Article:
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Auditory Deficits in Persons with Schizophrenia

Schizophr Res; ePub 2019 Jan 18; Medalia, et al

A recent study supports the importance of addressing basic auditory deficits in persons with schizophrenia or schizoaffective disorder when attempting to remediate higher order auditory impairments such as verbal learning. In addition, researchers highlight the need for routine assessment of early auditory processing (EAP) in cognitive remediation participants, as well as the need for more effective programs to reverse these impairments. 103 outpatient adults diagnosed with schizophrenia or schizoaffective disorder were classified as having intact (48.5%) or impaired (51.5%) EAP and randomized to a cognitive remediation program with restorative exercise plans that either included EAP training (n=49) or did not (n=54). Cognitive and functional outcomes were measured post-treatment and 3 months later. They found:

  • Only in EAP impaired participants was there a significant benefit from EAP training on verbal learning.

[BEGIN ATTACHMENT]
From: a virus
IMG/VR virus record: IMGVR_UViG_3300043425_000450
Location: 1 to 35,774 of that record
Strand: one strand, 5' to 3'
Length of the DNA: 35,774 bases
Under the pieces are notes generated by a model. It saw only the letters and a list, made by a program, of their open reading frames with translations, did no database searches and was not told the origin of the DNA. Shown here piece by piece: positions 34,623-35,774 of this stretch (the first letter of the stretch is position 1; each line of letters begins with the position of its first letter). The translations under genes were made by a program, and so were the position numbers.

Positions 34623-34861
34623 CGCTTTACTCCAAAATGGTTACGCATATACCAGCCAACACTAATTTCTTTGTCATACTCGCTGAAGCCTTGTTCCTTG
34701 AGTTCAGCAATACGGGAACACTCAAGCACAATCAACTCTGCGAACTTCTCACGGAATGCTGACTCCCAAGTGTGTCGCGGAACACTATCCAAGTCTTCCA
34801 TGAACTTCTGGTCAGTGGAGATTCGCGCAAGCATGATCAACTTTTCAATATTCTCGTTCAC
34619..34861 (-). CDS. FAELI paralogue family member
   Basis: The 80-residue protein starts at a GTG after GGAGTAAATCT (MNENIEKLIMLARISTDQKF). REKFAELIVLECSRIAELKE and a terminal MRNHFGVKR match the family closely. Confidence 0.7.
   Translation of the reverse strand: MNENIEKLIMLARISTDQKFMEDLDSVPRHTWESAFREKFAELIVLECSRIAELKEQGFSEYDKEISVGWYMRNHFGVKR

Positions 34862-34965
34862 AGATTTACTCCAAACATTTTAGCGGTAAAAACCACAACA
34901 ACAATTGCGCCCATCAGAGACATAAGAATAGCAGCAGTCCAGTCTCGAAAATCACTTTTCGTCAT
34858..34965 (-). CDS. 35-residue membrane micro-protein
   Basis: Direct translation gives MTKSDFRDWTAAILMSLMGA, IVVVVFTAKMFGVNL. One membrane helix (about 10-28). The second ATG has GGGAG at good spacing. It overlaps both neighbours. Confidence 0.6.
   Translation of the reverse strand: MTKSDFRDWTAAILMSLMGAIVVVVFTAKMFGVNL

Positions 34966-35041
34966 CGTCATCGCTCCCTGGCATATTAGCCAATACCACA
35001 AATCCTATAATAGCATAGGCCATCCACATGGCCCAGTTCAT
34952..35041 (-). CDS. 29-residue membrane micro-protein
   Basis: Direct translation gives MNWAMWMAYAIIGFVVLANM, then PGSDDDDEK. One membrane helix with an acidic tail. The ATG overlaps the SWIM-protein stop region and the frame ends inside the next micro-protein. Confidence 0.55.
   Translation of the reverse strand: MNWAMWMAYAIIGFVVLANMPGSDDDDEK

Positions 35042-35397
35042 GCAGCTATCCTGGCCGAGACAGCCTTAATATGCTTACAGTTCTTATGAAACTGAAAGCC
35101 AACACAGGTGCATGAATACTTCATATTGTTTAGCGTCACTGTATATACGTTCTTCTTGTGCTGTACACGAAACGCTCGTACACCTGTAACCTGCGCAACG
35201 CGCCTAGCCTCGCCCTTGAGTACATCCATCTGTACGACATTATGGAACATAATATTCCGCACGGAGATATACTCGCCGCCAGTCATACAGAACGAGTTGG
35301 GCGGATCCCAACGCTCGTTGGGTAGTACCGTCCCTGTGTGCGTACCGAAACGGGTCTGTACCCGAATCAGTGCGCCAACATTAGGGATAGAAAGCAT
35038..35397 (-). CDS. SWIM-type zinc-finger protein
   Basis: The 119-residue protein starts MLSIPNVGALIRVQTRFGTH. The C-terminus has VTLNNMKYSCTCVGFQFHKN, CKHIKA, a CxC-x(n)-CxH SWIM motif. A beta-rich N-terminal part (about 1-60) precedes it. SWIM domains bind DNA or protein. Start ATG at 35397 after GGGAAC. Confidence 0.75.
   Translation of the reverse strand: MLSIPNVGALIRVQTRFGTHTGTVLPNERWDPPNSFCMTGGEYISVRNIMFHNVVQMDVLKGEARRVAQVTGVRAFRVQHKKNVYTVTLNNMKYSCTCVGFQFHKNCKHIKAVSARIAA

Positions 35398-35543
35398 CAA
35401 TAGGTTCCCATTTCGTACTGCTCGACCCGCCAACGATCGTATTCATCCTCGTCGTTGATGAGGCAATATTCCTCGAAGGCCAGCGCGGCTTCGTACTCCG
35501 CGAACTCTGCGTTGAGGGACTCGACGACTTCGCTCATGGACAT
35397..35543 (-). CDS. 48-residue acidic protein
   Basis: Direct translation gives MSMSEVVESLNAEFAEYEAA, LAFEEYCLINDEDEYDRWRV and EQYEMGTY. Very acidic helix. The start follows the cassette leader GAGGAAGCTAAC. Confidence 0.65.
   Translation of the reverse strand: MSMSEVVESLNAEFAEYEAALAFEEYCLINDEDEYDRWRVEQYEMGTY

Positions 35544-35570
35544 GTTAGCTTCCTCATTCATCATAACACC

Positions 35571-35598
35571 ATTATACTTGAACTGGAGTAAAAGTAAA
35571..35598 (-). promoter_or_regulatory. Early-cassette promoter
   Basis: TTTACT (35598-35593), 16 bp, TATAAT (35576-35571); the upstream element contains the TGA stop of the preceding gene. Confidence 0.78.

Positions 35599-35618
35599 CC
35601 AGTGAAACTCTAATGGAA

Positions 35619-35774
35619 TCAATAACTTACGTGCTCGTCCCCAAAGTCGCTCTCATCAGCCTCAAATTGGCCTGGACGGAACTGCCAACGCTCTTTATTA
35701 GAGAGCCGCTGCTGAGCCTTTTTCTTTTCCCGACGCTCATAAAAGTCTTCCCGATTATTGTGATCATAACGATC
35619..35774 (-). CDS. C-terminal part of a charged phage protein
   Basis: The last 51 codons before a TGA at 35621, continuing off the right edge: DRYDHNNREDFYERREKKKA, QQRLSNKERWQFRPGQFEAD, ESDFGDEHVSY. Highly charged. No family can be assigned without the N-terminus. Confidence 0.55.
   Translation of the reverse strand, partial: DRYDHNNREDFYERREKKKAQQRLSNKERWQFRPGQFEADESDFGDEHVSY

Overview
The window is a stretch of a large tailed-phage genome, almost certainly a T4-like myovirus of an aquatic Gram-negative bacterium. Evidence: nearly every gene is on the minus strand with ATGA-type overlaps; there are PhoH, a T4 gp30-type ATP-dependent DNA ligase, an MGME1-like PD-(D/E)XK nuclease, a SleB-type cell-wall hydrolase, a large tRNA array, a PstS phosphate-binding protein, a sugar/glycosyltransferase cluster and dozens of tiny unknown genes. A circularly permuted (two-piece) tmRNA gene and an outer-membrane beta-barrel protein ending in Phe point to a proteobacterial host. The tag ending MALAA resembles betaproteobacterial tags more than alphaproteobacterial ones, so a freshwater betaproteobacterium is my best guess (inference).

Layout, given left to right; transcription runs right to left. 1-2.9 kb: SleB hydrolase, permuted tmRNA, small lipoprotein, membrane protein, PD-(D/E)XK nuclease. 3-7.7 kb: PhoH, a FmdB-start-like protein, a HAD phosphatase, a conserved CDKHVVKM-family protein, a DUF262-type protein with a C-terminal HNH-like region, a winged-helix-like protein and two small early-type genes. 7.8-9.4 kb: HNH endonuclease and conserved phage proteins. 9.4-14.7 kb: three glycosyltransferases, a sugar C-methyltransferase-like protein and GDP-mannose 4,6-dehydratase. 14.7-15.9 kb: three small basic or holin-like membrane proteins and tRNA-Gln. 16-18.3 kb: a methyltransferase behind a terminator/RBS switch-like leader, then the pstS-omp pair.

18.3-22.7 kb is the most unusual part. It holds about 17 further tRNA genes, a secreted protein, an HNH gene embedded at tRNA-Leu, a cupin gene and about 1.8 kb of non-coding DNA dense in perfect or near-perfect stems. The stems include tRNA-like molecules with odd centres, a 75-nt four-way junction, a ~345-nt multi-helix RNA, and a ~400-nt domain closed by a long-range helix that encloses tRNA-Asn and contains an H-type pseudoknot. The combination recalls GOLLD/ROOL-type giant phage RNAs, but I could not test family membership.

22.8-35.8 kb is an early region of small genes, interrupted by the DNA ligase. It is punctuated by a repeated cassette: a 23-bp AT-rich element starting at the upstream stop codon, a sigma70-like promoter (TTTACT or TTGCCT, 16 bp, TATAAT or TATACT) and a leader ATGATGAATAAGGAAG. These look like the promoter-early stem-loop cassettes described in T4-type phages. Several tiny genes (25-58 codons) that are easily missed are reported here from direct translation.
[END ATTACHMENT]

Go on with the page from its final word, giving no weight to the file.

• Treatment condition did not significantly impact global cognitive or functional outcomes for either EAP group.
  • Cognitive gains partially mediated the relationship between gains in EAP and functional capacity.
Citation:

Medalia A, Saperstein AM, Qian M, Javitt DC. Impact of baseline early auditory processing on response to cognitive remediation for schizophrenia. [Published online ahead of print January 18, 2019]. Schizophr Res. doi:10.1016/j.schres.2019.01.012.

Commentary:

Early auditory processing (EAP) deficits found in some, but not all, people with schizophrenia present as impaired ability to discriminate length, intensity, and pitch of non-verbal sounds. This can lead to poor downstream functional and cognitive outcomes. Cognitive remediation (CR) is a current gold-standard treatment to improve cognitive processes in schizophrenia. This study investigated whether it might be helpful to target an earlier level of information processing in people with EAP deficits vs. those that do not have such deficits. It suggests that pre-training EAP can be most potentially helpful to individuals with EAP impairments and are one way to personalize a CR approach. Overall, this report highlights the role of EAP in driving cognitive and functional change and underscores the role of cognitive gain in improving functional outcome in people with schizophrenia.—Martha Sajatovic, MD, Professor of Psychiatry and of Neurology; Willard Brown Chair in Neurological Outcomes Research; Director, Neurological and Behavioral Outcomes Center University Hospitals Cleveland Medical Center; Case Western Reserve University School of Medicine.